Other Summer Reading Challenge posts: Introduction,
Week Three: off
Thanks to Christie Hart for today’s Bible Challenge! See below for more about her and her writing.
TIME TRAVEL DEVOTIONAL #5: Jesus, the Time-Redeemer
But God, being rich in mercy, because of the great love with which he loved us, even when we were dead in our trespasses, made us alive together with Christ–by grace you have been saved–and raised us up with him and seated us together with him in the heavenly places in Christ Jesus, so that in the coming ages he might show the immeasurable riches of his grace in kindness toward us in Christ Jesus. –Ephesians 2:4-7
Bible Reading: Genesis 37-50 (or the story of Joseph in a children’s Bible)
Optional Further Reading: Romans 8:28-30; Isaiah 55:9; James 4:13-16; Psalm 110; Hebrews 12:18-29, Ephesians 1:3-14;
*Older kids may prefer to listen to this week’s interview with Jeff Baldwin rather than read this devotional.
Activity prop: a can or a jar filled with marbles
Is there anything you would like to change that has happened to you? Is there anything you would like to fix in time? Many time travel books are stories of people who try to do just that. But let’s think a little about whether or not trying to change events in time is a good idea.
In Mr. Baldwin’s talk, we learned about the butterfly effect—the idea that little causes like the flap of a butterfly wing may lead to major effects, like a giant storm. One thing we can learn from this theory is that time and space are far more complicated, far more complex than our small human minds can even imagine.
Our minds can handle the cause and effect we see in a “Newton’s cradle.” Do you have one? If not, you can look it up online to see what they do. A Newton’s cradle makes cause and effect look very simple, doesn’t it? That’s one reason it’s so fun to watch.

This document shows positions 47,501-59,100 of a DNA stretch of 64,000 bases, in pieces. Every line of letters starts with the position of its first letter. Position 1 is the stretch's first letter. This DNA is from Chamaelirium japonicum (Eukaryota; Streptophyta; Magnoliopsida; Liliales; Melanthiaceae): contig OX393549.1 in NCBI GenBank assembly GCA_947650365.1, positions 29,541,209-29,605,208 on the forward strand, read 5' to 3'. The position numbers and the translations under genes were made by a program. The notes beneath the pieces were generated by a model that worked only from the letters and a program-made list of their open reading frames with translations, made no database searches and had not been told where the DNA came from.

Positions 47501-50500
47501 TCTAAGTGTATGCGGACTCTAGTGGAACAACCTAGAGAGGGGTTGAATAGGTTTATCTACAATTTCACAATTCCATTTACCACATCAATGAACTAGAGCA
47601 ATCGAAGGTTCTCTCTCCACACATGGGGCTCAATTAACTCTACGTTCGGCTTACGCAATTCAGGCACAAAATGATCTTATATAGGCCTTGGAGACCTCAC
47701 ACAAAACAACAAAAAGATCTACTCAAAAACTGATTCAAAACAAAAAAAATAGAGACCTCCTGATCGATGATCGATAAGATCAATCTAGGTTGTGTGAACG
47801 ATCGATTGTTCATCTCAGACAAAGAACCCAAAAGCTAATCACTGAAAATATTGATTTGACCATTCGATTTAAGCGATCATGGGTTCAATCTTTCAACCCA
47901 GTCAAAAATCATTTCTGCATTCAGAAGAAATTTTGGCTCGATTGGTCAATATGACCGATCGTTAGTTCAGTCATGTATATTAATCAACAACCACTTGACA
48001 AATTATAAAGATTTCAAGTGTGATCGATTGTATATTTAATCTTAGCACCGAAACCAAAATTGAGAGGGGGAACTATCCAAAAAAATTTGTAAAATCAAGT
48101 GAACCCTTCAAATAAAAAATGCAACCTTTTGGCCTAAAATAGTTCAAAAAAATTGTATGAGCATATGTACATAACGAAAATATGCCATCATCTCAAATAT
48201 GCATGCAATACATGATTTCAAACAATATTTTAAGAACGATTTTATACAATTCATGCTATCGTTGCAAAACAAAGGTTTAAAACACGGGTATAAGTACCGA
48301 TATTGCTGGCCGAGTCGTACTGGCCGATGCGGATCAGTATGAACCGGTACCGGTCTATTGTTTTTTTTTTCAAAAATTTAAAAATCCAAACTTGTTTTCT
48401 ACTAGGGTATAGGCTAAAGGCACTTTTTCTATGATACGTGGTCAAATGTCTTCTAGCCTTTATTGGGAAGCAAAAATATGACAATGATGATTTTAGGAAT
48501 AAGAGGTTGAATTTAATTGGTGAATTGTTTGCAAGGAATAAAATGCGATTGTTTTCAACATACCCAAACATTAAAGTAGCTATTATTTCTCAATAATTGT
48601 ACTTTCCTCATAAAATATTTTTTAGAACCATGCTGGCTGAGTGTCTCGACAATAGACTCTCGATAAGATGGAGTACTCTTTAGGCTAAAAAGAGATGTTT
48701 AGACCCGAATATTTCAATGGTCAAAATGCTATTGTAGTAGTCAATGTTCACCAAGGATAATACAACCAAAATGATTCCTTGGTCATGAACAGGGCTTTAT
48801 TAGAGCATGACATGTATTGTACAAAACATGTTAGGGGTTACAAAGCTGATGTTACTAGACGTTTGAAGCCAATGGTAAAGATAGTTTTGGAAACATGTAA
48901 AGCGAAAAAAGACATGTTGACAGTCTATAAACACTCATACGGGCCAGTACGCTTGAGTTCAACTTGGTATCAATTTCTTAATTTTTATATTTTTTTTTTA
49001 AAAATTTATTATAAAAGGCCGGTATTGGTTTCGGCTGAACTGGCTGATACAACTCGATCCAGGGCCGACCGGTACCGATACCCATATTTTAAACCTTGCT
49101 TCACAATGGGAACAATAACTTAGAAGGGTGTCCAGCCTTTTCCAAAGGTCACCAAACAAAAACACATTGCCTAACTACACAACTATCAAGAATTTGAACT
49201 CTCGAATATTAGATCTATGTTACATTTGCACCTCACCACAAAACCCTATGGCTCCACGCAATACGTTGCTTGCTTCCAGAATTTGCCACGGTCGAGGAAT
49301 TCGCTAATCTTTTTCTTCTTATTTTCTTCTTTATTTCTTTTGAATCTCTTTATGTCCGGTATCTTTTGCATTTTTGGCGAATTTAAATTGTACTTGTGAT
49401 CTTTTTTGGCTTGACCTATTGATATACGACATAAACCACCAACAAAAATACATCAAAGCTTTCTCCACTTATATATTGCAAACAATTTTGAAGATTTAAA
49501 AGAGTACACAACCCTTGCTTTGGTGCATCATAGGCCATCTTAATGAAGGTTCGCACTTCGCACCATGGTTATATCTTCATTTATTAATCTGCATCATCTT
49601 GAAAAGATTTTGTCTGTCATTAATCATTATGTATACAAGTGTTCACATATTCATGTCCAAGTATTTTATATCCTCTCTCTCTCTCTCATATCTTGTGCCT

Activity: Pour your can of marbles out onto a hard, smooth surface—the floor is best!
Could you have predicted the way any of the marbles moved? The pattern and movements of the marbles aren’t neat and tidy like the steel balls in a Newton’s cradle. What could make each one move in a different way even though they are all the same shapes? Some marbles bounce off of each other, but tiny specks of dust, little changes in the surface of the floor, or little movements of the air may change the course of a marble.
The events of time look more like marbles poured out on the floor, don’t you think? But Scripture reveals to us that God is in control of all of the little causes and effects for a reason. Think about all of the little details in the story of Joseph in Genesis: a coat of many colors, dreams, traders who just happen to travel by, Potiphar’s wife, a chief baker, a chief cupbearer. Can you name any more details from the story? Do you think Joseph understood any of this as it was happening to him? We only understand now because God has revealed the mystery of it all to us: “As for you, you meant evil against me, but God meant it for good, to bring it about that many people should be kept alive, as they are today” (Gen. 50:20).
As God’s people, we can trust that he is using all the little causes for very good effects in our lives. Why? Because he sent his Son, Jesus Christ, to be the Time-Redeemer! He promises that he will use everything for good for people who love him (Romans 8:28-30). We don’t have to change time if we understand that God is working even through the difficult details of our lives.
We can also trust our future plans to our Time-Redeemer. You may have planned a birthday party in the past that didn’t turn out any way like you had imagined it. But if you trust the Time-Redeemer, you can rest assured that he will give you the best presents through this life and the next: knowledge and trust in the wonderful love of God the Father, love for him and love for others, wisdom, understanding—the list goes on and on. (What are some of the gifts you most treasure that God gives you?)
Christie Hart is a mom, a reader, and author of a self-published book, MonoDude. She holds a master’s degree from Reformed Theological Seminary and serves as the Children’s Ministry Coordinator at Covenant Presbyterian Church.
We hope you’ve enjoyed our next to last travel devotional! Next week we’ll open our time capsules, so don’t forget to listen this week’s interview with Jeff Baldwin of Worldview Academy for more insight into a Christian view of time.